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Dottie Mae – Last Mission


On 8 May 1945 the war in Europe was nearly over. American forces had liberated the concentration/labour camp at Ebensee three days earlier. Twenty P47’s (five flights of four aircraft) embarked on an aerial demonstration/morale boosting flight over the POW/concentration camp at Ebensee. (Ebensee was an ancillary camp to Mauthausen Concentration Camp – the labour was used to build tunnels in the mountains and 8500 inmates died there). All aircraft were fully armed but no bombs were being carried. Yellow Flight consisted of Yellow Leader Lt Eastman (K4-C) with Lt Mohr (K4-S) wing- man and Element Leader Lt Cecil (K4-A) with Lt Olthoff

(K4-Z) wingman.

Doug Eastman remembers the trip well.


“We left Kitzingen around 9:00 am and maintained approx 220mph on our flight to Ebensee. The later portion of the flight through the Austrian Alps was uncommonly beautiful. As we approached Ebensee, I noticed a few tall stacks within the town. These stacks and the fact Henry (Mohr) elected to fly lower than the rest of the flight made ‘buzzing’ the town at very low altitude unsafe – so we maintained a couple of hundred feet until over the lake. After crossing the shoreline and moving out over the lake we, as had been planned, broke formation, fanned out then dropped down to within a few feet of the water. A small sailboat was in view a bit to the right of my intended flight path. The boats occupants apparently thought they were about to be run over and proceeded to jump overboard. It was, at the time, somewhat comical. I then saw out the corner of my eye a commotion to my right so I pulled up a little and looked over. I saw Mohr’s aircraft bounce up from the water and come down again, hit the water and begin to sink. We circled the crash site and saw Mohr thrashing about in the water and watched the plane sink out of sight. We headed home to Kitzingen and reported the crash at the debriefing”.


It seems Yellow 2 had to go wide to miss a chimneystack over the town of Ebensee.  With the other three heading across the lake, Mohr was trying to catch up and return to his position when disaster struck. Flying at 230mph, the propeller touched the water and was wrecked. The P47 hit the water in a cloud of steam and spray, becoming airborne again before coming down onto the lake surface. There was little time for ‘29150 to float, she was already on her way down as Mohr was trying to get out. In the water, he did not have a Mae West or a dinghy but the parachute pack initially kept him afloat. Gradually this became waterlogged and he began struggling to stay afloat.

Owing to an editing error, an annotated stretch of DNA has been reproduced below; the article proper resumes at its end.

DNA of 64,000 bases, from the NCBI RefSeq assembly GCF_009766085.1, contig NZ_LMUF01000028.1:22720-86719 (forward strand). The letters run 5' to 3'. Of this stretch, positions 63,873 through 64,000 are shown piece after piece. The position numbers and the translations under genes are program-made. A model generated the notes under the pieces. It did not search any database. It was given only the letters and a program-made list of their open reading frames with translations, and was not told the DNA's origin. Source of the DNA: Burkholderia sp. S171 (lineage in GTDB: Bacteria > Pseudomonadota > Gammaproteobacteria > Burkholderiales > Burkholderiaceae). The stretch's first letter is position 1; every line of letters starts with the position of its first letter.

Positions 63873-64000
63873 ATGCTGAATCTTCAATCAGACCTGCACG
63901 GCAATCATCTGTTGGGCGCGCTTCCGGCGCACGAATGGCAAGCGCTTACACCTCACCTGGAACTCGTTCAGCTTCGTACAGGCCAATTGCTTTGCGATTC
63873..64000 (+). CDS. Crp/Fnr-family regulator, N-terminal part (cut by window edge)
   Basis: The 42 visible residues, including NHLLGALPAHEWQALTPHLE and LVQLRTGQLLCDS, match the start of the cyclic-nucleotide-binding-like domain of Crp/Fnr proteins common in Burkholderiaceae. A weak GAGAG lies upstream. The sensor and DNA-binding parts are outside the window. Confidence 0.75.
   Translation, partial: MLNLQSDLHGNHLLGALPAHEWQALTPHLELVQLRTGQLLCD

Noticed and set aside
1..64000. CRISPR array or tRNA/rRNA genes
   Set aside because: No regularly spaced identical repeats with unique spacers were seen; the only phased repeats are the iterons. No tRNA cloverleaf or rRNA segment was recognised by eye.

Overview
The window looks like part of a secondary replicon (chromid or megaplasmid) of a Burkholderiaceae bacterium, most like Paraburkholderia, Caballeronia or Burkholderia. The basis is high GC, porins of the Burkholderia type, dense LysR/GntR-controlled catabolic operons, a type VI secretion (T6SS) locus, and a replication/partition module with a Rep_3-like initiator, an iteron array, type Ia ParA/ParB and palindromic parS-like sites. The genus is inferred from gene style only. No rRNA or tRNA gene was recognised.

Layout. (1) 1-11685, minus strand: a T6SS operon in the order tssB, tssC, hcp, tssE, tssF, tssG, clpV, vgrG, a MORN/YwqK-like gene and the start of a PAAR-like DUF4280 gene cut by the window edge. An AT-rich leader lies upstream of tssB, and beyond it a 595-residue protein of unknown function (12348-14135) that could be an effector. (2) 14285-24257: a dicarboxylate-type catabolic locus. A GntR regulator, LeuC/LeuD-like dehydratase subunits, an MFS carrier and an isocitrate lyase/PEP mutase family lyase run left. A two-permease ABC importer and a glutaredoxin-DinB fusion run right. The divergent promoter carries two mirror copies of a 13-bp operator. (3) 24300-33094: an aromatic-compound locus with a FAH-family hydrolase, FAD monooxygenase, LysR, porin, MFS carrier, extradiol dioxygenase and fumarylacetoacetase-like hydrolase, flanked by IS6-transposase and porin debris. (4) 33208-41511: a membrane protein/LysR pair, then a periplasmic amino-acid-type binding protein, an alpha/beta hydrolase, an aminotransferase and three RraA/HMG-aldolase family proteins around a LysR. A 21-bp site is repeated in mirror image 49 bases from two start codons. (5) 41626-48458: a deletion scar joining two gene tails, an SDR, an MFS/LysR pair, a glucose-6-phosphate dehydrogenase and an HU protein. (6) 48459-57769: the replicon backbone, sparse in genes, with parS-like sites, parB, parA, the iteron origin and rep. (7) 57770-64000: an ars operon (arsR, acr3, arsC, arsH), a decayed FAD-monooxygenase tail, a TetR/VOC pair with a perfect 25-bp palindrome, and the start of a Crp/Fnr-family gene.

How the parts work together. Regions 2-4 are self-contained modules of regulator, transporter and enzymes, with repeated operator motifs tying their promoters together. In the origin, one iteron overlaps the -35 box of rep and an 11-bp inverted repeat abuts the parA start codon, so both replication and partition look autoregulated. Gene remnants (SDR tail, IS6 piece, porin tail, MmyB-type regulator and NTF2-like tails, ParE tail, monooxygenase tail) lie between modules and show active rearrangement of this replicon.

Two girls broke into a boat shed and procured a rowing boat and proceeded to row to the crash site. A boy in another boat followed. By this time Mohr was at the point of drowning, his parachute pack had sunk and he was going under with it. At the same time his young rescuers arrived and thrust an oar into the water, which Mohr immediately clung to before losing consciousness. It is not clear whether the three pulled him into the boat or held him on the side, but Mohr remained unconscious. On the shore we was taken to a German hospital where he became the last MIA of the 9AF, at least for a few hours. He was liberated later and sent to an American military hospital as the war in Europe ended.


‘29150 became the last P47 combat mission loss in the ETO and this ironically led to its survival. During the summer of 1945, a large part of the surviving P47’s were unceremoniously scrapped, although the surviving nineteen P47’s from the 511FS were flown to an airfield near Paris and delivered to the French. Its loss on 8 May has meant ‘29150 is undoubtedly one of the most historic P47’s in existence.